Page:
In Kafue district, Zambia, a group of women has been working tirelessly to combat the prevalent malnutrition affecting their community. Children in the area suffered from malnutrition, specifically vitamin A deficiency, leading to weakened immune systems and impaired vision. Determined to make a change, the Chikoka Women’s Group planted orange maize for the first time in 2010 when HarvestPlus introduced the vitamin A-rich variety to the region.

Aida Kapipi, the chairperson of the Chikoka Women’s Group, is full of praise for HarvestPlus, whose intervention has significantly improved the lives of group members and their families. Not only did HarvestPlus provide biofortified seeds, but they also offered training on recommended agronomic practices and raised farmers’ awareness of the crops within the community. She, like other group members, agrees that they continue to grow vitamin A maize 14 years later due to its immense benefits. As a result, their families are healthier, and their livelihoods and food security have greatly improved.

Kafue district, located in Lusaka Province, was the first to adopt nutrient-enriched biofortified crops such as vitamin A maize, vitamin A sweet potato, and iron-rich beans (Mbereshi). “Vitamin A maize is very nutritious. It has helped to improve the health status of our family,” says Astrida Muti, a farmer in Kafue district. The farmers have created innovative recipes using the orange maize, such as “samp,” a maize rice made from vitamin A orange maize mixed with sour milk to create a nutritious meal.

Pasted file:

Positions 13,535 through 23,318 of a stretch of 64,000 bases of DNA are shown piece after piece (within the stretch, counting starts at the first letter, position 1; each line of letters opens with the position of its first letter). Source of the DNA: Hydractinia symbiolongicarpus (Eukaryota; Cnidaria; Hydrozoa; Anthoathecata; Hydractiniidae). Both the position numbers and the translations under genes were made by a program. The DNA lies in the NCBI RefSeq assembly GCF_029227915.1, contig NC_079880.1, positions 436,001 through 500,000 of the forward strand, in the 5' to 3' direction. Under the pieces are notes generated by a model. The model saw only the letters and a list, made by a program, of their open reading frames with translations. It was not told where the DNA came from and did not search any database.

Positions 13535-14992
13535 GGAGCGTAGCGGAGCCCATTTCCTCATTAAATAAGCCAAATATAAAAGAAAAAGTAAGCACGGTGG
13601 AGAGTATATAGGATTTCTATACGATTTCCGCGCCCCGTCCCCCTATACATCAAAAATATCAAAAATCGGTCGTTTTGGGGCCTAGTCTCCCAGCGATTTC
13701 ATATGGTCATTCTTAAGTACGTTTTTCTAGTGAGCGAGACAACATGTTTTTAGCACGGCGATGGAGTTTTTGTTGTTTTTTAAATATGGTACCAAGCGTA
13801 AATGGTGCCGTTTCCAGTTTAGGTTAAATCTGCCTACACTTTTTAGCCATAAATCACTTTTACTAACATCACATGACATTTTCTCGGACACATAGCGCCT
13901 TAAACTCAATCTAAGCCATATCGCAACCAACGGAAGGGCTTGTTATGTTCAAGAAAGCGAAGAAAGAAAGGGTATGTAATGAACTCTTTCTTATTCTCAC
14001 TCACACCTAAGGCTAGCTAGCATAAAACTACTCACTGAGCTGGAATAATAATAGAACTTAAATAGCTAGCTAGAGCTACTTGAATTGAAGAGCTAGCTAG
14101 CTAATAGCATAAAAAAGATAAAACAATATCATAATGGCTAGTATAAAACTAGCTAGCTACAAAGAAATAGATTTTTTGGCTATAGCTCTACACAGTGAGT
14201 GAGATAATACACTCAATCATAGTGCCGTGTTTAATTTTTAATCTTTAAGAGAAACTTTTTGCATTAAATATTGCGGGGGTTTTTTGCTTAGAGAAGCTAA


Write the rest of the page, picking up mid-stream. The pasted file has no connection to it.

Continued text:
Beatress Phiri, the group’s treasurer, has been growing orange maize since 2010. While she cultivates both white and orange maize, her preference is for the orange variety, which she finds tastier. Unlike ordinary white maize, orange maize is rich in vitamin A, which helps prevent its deficiency in the body. After the first season, the group members immediately saw the potential of the crop and rallied fellow women to embrace the new variety.

The journey was not without challenges. Many in the community were skeptical of the orange maize, suspicious of its unusual color and wary of change. However, the members of the Chikoka Women’s Group decided to lead by example, with a mission to promote the cultivation and consumption of vitamin A orange maize to improve the community’s health. To address the community’s skepticism, the women hosted cooking demonstrations. They invited local farmers to taste the orange maize, preparing traditional dishes that were both delicious and nutritious. Group members shared stories of how the maize had improved their children’s health, making them more resistant to diseases.

Inspired by the success of the Chikoka Women’s Group, more women’s groups, such as Kwashamukwenu Women and Mooto Women, began to adopt the orange maize. Chikoka Women’s Group members continue to support their community, offering seeds, advice, and encouragement to new growers. The impact has been profound. The adoption of vitamin A orange maize has given hope to countless families, ensuring food and nutrition security for the community.